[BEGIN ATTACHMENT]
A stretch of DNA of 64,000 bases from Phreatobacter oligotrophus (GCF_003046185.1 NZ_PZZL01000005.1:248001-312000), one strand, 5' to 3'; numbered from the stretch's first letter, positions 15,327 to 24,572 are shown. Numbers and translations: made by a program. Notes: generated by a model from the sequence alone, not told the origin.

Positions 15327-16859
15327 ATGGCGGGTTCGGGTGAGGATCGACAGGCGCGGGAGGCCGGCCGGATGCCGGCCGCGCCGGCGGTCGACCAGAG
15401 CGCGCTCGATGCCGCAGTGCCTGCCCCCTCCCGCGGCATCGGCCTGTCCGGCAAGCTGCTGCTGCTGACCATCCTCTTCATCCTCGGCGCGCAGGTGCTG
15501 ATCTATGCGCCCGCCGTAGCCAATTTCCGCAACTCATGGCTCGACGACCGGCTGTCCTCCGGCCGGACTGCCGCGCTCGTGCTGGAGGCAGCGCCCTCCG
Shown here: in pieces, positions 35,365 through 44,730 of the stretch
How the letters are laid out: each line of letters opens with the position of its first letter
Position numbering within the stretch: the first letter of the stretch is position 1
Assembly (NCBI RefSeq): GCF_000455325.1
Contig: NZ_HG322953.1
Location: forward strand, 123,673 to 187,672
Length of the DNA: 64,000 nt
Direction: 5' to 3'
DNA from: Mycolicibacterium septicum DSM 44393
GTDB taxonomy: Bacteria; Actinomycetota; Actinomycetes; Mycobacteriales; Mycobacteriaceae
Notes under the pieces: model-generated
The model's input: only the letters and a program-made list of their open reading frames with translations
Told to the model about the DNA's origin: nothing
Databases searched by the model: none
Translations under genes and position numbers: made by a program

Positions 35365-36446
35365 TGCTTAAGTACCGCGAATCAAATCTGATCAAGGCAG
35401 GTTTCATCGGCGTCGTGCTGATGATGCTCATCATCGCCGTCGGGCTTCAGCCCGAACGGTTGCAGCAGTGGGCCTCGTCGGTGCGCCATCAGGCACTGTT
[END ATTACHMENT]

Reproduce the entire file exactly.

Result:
A stretch of DNA of 64,000 bases from Phreatobacter oligotrophus (GCF_003046185.1 NZ_PZZL01000005.1:248001-312000), one strand, 5' to 3'; numbered from the stretch's first letter, positions 15,327 to 24,572 are shown. Numbers and translations: made by a program. Notes: generated by a model from the sequence alone, not told the origin.

Positions 15327-16859
15327 ATGGCGGGTTCGGGTGAGGATCGACAGGCGCGGGAGGCCGGCCGGATGCCGGCCGCGCCGGCGGTCGACCAGAG
15401 CGCGCTCGATGCCGCAGTGCCTGCCCCCTCCCGCGGCATCGGCCTGTCCGGCAAGCTGCTGCTGCTGACCATCCTCTTCATCCTCGGCGCGCAGGTGCTG
15501 ATCTATGCGCCCGCCGTAGCCAATTTCCGCAACTCATGGCTCGACGACCGGCTGTCCTCCGGCCGGACTGCCGCGCTCGTGCTGGAGGCAGCGCCCTCCG
Shown here: in pieces, positions 35,365 through 44,730 of the stretch
How the letters are laid out: each line of letters opens with the position of its first letter
Position numbering within the stretch: the first letter of the stretch is position 1
Assembly (NCBI RefSeq): GCF_000455325.1
Contig: NZ_HG322953.1
Location: forward strand, 123,673 to 187,672
Length of the DNA: 64,000 nt
Direction: 5' to 3'
DNA from: Mycolicibacterium septicum DSM 44393
GTDB taxonomy: Bacteria; Actinomycetota; Actinomycetes; Mycobacteriales; Mycobacteriaceae
Notes under the pieces: model-generated
The model's input: only the letters and a program-made list of their open reading frames with translations
Told to the model about the DNA's origin: nothing
Databases searched by the model: none
Translations under genes and position numbers: made by a program

Positions 35365-36446
35365 TGCTTAAGTACCGCGAATCAAATCTGATCAAGGCAG
35401 GTTTCATCGGCGTCGTGCTGATGATGCTCATCATCGCCGTCGGGCTTCAGCCCGAACGGTTGCAGCAGTGGGCCTCGTCGGTGCGCCATCAGGCACTGTT